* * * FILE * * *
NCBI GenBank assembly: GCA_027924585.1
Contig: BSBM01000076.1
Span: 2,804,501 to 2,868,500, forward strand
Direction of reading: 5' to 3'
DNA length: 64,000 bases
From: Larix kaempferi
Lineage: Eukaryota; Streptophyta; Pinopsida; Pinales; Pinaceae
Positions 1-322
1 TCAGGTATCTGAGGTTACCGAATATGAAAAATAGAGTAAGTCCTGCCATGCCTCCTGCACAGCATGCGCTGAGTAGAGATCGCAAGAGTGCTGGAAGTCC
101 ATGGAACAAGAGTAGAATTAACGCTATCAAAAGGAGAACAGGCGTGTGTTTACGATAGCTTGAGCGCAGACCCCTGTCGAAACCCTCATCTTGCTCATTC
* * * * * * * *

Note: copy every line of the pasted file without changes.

NCBI GenBank assembly: GCA_027924585.1
Contig: BSBM01000076.1
Span: 2,804,501 to 2,868,500, forward strand
Direction of reading: 5' to 3'
DNA length: 64,000 bases
From: Larix kaempferi
Lineage: Eukaryota; Streptophyta; Pinopsida; Pinales; Pinaceae
Positions 1-322
1 TCAGGTATCTGAGGTTACCGAATATGAAAAATAGAGTAAGTCCTGCCATGCCTCCTGCACAGCATGCGCTGAGTAGAGATCGCAAGAGTGCTGGAAGTCC
101 ATGGAACAAGAGTAGAATTAACGCTATCAAAAGGAGAACAGGCGTGTGTTTACGATAGCTTGAGCGCAGACCCCTGTCGAAACCCTCATCTTGCTCATTC